StrictlyVC: February 18, 2015

Hi, everyone, happy Tuesday!

We still have lots of great content to share from last week’s INSIDER event. In fact, before we move on from what VC Keith Rabois had to tell attendees, we thought you might be interested in his thoughts on the growing number of venture firms trying to tackle multi-stage investing. (If you missed our first feature on Rabois yesterday, it’s here.)


Top News in the A.M.

The Obama administration announced yesterday that it will permit the widespread export of armed drones for the first time to allied nations.

Ugh. A patent troll that claims to own Bluetooth just won a $15.7 million verdict against Samsung.


Keith Rabois on the Tricky Business of Multi-Stage Investing

Last week, at a StrictlyVC event in San Francisco, investor-writer Semil Shah interviewed Keith Rabois of the Sand Hill Road firm Khosla Ventures. There, he asked Rabois how Khosla manages its multi-stage approach, and whether Rabois anticipates that more firms will raise different-stage funds to capitalize on today’s go-go market.

Rabois — who speaks at a rapid-fire clip that keeps listeners on their toes — made several interesting observations, most notably that investing across stages is a very tricky business that, done properly, involves different teams, different skills, different compensation, and different bets.

Perhaps unsurprisingly, he thinks Khosla Ventures has the model down.

Noting that the firm has a seed fund (“a very large seed fund, [at] $300 million plus,” he said), as well as a “main” fund that has historically been roughly $1 billion in size, he went on to explain that Khosla’s seed fund “isn’t necessarily designed to do the same things the main fund is designed to do. The seed fund is designed to take risky experiments and provide capital to entrepreneurs who want to prove things and validate that something is technically feasible . . .” Meanwhile, he said, the main fund is “not a growth fund,” but rather a “standard venture fund” that invests in standard Series A and B deals.

It’s an important distinction, he implied. It minimizes the potential for the conflicts of interest that can arise with the new breed of growth funds to be raised in recent years by Union Square Ventures, Foundry Group, Spark Capital, and Greycroft Partners, among others.

Said Rabois: “What I detect from other funds is everyone is trying to raise a growth fund. Everybody who is a good Series A or Series B investor is like, ‘Wow, we have great asymmetric information about how well these companies are doing. Wouldn’t it be great if we could invest more money and take advantage of that information and of that relationship with the entrepreneur?’”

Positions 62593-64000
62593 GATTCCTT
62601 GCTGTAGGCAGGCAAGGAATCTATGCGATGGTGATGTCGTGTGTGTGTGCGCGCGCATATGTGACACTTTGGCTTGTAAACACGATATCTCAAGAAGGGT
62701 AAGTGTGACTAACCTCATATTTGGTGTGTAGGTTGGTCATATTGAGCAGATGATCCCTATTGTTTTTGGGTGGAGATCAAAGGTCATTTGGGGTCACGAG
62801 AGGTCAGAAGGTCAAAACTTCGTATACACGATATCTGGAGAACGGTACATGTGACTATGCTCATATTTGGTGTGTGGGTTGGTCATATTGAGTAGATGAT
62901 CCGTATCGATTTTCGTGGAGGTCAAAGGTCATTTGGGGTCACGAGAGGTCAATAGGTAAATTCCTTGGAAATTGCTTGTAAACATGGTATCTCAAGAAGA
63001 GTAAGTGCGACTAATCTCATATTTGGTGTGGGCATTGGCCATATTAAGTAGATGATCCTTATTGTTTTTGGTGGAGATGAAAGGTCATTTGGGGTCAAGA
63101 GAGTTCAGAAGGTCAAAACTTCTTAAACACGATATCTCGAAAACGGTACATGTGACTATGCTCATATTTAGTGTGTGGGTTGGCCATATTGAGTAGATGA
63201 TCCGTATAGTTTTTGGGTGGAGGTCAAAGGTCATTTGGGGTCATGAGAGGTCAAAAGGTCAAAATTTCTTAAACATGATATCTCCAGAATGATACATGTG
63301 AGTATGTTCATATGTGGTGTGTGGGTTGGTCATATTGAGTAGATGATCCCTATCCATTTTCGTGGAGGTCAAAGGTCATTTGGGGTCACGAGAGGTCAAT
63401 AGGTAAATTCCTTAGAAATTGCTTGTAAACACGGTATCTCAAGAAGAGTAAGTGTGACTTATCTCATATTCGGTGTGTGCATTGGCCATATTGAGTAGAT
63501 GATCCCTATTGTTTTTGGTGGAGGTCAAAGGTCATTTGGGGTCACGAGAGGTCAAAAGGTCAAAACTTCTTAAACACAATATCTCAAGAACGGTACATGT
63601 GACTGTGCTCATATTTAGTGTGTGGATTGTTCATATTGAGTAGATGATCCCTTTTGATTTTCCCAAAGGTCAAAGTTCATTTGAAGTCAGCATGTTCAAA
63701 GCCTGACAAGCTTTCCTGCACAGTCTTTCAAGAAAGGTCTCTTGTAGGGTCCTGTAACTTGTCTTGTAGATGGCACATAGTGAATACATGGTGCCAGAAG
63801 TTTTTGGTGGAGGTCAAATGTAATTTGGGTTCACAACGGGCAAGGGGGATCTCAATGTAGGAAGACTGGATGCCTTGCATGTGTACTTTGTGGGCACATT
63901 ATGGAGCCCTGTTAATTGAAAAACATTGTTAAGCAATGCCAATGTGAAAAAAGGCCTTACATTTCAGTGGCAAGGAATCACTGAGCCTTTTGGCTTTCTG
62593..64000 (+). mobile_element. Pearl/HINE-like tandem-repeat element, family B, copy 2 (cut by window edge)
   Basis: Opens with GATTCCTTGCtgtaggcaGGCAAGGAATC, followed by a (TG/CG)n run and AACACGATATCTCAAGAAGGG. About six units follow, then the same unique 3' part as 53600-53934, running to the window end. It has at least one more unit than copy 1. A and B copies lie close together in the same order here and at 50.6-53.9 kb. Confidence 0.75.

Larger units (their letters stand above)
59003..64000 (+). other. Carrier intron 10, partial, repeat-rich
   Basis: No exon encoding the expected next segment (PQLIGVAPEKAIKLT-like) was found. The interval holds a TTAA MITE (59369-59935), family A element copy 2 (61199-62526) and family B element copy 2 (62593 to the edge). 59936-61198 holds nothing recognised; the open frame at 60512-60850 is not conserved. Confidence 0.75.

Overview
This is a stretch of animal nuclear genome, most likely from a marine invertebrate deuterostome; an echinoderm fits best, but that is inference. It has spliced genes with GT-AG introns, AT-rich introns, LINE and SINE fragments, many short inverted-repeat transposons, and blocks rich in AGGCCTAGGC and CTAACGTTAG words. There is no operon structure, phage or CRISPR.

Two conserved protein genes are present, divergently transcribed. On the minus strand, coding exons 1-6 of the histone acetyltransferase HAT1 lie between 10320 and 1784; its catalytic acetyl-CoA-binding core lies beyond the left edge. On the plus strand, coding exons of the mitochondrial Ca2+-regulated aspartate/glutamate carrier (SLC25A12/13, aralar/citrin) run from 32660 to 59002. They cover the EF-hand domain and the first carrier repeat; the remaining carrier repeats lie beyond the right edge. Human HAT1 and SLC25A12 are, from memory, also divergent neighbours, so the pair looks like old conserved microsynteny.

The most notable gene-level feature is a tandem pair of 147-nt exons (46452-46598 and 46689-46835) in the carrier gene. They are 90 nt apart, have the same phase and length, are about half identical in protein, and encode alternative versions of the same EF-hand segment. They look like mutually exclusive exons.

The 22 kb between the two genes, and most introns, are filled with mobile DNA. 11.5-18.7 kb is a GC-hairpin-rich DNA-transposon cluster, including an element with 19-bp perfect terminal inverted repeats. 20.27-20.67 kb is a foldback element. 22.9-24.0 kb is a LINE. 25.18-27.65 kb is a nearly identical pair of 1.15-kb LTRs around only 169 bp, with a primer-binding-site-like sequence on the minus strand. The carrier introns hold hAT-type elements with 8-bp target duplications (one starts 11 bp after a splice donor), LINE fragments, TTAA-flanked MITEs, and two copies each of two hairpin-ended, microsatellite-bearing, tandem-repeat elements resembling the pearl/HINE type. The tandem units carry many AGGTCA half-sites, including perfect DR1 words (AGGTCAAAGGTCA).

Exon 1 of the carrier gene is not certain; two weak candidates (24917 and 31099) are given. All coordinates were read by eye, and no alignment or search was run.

It’s an understandable impulse, he said. Investors have long resorted to special purposes vehicles, which are time consuming and can be “painful” for the entrepreneur left managing his or her increasingly complicated cap table. But Rabois also warned of conflicts of interest, pointing to the storied firm Sequoia Capital to illustrate his point.

Sequoia “fundamentally [does] Series A and Series B [rounds], and they do Series A better than anybody else and have for a very long time,” Rabois said. But Sequoia’s growth-stage fund, which typically invests between $10 million and $100 million in companies, has “now cherry-picked a couple of those [early-stage] investments,” including, most famously, the messaging app WhatsApp.

That investment proved highly lucrative for Sequoia and its limited partners. In fact, WhatsApp’s exit last year was the largest ever for a still-private venture-backed company. (Sequoia invested $8 million in the company in 2011, then elbowed aside other investors to sink another $50 million into the company in 2013.)

Still, “if you do that too often,” Rabois continued, “no one wants to fund your companies because they see your selection bias. It’s the same signaling problem [that can plague earlier-stage companies] just applied [to maturing companies]. It’s very challenging to run a true growth fund and a Series A fund and fund some [of your startups] but not all, or fund X percent but not Y percent, without people reading into it.”

Obviously, said Rabois, “If Sequoia thinks a company is amazing, they’ll proactively offer from their growth fund to double down on it,” he continued. But “if they don’t, maybe I should be reading into that when I get an introduction from them to a Series B [deal]. Maybe I should be cynical about what’s going on at this company [laughs]. Why are you sending it to me? Why aren’t you funding it yourself?”